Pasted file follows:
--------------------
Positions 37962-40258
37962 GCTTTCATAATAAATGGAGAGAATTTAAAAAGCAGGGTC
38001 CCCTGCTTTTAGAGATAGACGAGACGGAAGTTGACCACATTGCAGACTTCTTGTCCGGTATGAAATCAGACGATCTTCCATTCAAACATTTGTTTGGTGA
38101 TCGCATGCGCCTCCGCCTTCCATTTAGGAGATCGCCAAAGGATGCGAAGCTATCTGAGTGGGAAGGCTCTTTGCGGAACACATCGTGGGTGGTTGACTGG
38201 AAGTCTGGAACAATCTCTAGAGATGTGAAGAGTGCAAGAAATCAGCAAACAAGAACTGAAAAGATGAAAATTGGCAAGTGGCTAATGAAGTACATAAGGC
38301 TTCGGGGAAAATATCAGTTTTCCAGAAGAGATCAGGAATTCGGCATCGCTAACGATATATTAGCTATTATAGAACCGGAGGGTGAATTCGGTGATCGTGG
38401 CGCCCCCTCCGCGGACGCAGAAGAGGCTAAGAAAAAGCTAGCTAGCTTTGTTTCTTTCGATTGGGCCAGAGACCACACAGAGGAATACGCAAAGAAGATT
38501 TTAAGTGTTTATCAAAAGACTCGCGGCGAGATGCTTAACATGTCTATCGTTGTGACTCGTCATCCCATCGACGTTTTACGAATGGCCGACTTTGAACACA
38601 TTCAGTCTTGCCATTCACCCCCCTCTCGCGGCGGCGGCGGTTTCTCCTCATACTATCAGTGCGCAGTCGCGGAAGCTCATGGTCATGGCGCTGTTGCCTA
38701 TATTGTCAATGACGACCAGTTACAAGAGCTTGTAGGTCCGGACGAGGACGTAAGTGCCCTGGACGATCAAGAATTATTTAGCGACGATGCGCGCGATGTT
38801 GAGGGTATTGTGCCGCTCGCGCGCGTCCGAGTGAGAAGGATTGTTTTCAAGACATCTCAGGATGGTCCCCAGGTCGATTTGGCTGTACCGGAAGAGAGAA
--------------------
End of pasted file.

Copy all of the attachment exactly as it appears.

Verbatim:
Positions 37962-40258
37962 GCTTTCATAATAAATGGAGAGAATTTAAAAAGCAGGGTC
38001 CCCTGCTTTTAGAGATAGACGAGACGGAAGTTGACCACATTGCAGACTTCTTGTCCGGTATGAAATCAGACGATCTTCCATTCAAACATTTGTTTGGTGA
38101 TCGCATGCGCCTCCGCCTTCCATTTAGGAGATCGCCAAAGGATGCGAAGCTATCTGAGTGGGAAGGCTCTTTGCGGAACACATCGTGGGTGGTTGACTGG
38201 AAGTCTGGAACAATCTCTAGAGATGTGAAGAGTGCAAGAAATCAGCAAACAAGAACTGAAAAGATGAAAATTGGCAAGTGGCTAATGAAGTACATAAGGC
38301 TTCGGGGAAAATATCAGTTTTCCAGAAGAGATCAGGAATTCGGCATCGCTAACGATATATTAGCTATTATAGAACCGGAGGGTGAATTCGGTGATCGTGG
38401 CGCCCCCTCCGCGGACGCAGAAGAGGCTAAGAAAAAGCTAGCTAGCTTTGTTTCTTTCGATTGGGCCAGAGACCACACAGAGGAATACGCAAAGAAGATT
38501 TTAAGTGTTTATCAAAAGACTCGCGGCGAGATGCTTAACATGTCTATCGTTGTGACTCGTCATCCCATCGACGTTTTACGAATGGCCGACTTTGAACACA
38601 TTCAGTCTTGCCATTCACCCCCCTCTCGCGGCGGCGGCGGTTTCTCCTCATACTATCAGTGCGCAGTCGCGGAAGCTCATGGTCATGGCGCTGTTGCCTA
38701 TATTGTCAATGACGACCAGTTACAAGAGCTTGTAGGTCCGGACGAGGACGTAAGTGCCCTGGACGATCAAGAATTATTTAGCGACGATGCGCGCGATGTT
38801 GAGGGTATTGTGCCGCTCGCGCGCGTCCGAGTGAGAAGGATTGTTTTCAAGACATCTCAGGATGGTCCCCAGGTCGATTTGGCTGTACCGGAAGAGAGAA